Current issue: 57(2)
Under compilation: 57(3)
Silva Fennica Issue 39 includes presentations held in professional development courses in 1935 that were arranged for foresters working in public administration. The presentations focus on practical issues in forest management and administration, especially in regional level. The education was arranged by Forest Service.
This presentation describes forest management planning in the state forests.
The purpose of the investigation was to study the factors which determine the amount of the largest permanent allowable cut and to work out a method to estimate it. There is a need to have a ’short cut’ formula for rough preliminary estimates. The preliminary estimates will be checked by stock development forecasts. The largest allowable cut and its sustained basis are only guaranteed by a forecast through a period during which all the present tree stands have reached maturity and exploited.
Estimations of the largest permanent allowable cut are based on the data of the present and desirable growing stock. The present stock was a growing stock of Scots pine (Pinus sylvestris L.) dominated stands on Vaccinium type forests in Southern Finland. The connected Austrian formula is a simple way for preliminary estimation of the largest cut but its sustained basis must be checked by a stock development forecast.
In a stock development forecast the future increment and cut are calculated. For this purpose, the average site quality, tree species, age class and average volume in each class seem to be sufficient variables. The forecast is carried out within the limiting data of the present and desirable stock.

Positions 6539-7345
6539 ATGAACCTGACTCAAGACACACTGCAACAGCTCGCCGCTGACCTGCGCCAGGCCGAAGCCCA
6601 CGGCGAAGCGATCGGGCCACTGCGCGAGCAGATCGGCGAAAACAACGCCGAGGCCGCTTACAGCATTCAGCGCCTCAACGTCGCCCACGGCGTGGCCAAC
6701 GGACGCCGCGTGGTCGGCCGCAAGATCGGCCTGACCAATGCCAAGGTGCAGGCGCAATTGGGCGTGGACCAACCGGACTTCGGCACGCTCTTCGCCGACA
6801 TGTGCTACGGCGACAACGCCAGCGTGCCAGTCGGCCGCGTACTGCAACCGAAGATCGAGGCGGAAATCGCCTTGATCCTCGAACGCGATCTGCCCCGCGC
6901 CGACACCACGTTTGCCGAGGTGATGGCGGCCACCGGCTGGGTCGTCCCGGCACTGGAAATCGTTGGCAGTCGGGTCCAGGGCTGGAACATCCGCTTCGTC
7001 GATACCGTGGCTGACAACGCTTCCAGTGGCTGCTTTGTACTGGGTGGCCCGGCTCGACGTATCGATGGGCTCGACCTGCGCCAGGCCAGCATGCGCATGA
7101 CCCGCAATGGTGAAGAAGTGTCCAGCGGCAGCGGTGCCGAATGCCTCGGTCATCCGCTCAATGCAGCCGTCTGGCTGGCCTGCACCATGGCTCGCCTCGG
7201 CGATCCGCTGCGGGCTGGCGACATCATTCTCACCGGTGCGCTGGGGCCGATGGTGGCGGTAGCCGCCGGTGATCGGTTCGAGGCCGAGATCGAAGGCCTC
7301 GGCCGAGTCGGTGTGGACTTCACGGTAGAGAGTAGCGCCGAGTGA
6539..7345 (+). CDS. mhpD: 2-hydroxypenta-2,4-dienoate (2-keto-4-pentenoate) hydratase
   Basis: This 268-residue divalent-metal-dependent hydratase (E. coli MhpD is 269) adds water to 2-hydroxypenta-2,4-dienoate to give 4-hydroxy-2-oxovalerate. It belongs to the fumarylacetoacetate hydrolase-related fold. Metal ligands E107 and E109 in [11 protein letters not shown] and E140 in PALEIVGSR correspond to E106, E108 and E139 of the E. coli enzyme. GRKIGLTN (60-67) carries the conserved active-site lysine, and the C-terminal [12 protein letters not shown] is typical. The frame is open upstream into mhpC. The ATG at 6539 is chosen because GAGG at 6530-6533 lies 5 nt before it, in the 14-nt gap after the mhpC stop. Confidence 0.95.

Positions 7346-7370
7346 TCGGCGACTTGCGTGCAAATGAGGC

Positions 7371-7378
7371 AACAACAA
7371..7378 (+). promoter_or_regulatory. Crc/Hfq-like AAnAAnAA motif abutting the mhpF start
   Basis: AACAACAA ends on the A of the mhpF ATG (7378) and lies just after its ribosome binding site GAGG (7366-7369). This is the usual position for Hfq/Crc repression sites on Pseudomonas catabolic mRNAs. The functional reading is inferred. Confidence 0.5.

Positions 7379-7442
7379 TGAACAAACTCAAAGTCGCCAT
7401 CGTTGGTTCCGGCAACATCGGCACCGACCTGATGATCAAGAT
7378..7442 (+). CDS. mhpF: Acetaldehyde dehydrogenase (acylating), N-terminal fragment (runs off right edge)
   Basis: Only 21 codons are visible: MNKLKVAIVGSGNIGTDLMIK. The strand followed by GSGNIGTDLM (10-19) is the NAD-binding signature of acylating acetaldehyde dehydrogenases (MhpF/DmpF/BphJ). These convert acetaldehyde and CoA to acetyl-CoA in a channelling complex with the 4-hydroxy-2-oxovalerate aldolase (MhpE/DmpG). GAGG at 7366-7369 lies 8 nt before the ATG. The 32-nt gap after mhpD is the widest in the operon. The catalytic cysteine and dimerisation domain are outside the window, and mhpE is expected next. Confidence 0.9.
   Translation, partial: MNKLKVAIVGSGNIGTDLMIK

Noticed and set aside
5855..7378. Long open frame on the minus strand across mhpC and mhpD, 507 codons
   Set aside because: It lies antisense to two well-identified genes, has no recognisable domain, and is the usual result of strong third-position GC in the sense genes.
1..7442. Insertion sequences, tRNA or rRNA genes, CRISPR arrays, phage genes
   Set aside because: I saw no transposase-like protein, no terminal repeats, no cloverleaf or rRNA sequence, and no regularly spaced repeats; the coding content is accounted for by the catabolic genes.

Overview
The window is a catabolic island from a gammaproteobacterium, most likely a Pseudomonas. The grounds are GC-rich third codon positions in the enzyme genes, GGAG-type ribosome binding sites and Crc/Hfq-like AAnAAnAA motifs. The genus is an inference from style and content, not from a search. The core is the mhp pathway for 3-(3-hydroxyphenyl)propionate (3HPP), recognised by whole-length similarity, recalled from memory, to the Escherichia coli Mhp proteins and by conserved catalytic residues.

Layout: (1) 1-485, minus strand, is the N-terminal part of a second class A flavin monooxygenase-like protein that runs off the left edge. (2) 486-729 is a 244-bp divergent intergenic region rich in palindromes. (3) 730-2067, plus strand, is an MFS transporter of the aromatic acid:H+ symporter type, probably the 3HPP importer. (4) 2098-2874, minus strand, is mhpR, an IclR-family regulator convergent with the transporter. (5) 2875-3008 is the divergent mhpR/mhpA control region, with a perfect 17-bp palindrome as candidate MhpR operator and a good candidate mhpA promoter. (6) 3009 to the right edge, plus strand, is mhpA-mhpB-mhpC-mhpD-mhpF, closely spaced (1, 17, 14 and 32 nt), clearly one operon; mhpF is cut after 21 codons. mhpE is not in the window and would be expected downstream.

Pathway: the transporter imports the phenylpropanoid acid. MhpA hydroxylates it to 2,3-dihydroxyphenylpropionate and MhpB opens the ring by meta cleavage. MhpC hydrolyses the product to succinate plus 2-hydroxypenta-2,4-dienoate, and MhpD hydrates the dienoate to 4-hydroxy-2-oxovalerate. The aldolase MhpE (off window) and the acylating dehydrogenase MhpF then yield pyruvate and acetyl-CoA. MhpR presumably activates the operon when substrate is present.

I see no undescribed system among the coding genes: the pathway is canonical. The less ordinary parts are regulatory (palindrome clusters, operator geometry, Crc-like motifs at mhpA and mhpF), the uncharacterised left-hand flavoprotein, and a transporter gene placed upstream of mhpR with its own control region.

If there is an abundance of mature and over-mature stands, the largest permanent allowable cut is greater than the present increment, provided, however, that bulk of the cut is drawn by determined generation measures. Measured in solid cubic meters, the sustained cut from the Southern Finnish pine stock exceeds the present increment by 11%. With regard to the sustained saw timber production the cut can exceed the present increment by 5–7%.
The PDF includes a summary in English.
The aim of the study was to develop a method for calculating a cutting budget that is adapted to the present forest management practices. The cutting budget determines the volume of annual cuttings for a forest holding in a certain period of time. Effect of fellings on the cutting budget depends on the cutting methods used. The study aimed at proving that growth of the forest can be estimated based on growing stock and structure of the forests for a certain time period. Accordingly, adequate drain can be defined in advance. The cutting budget is based on age-class distribution of the forest holding, which is most applicable for even-aged forestry. Calculation is based on area of the forest land and estimated volume of the growing stock. Also, the quality of the forest soil can be taken into account when age-class distribution is used. A suitable period for estimating a cutting budget is suggested to be 20 years, which is divided in two 10-year periods. The cutting budget it is included in a forestry plan. An example of a cutting plan based on the method is presented.
The PDF includes a summary in German.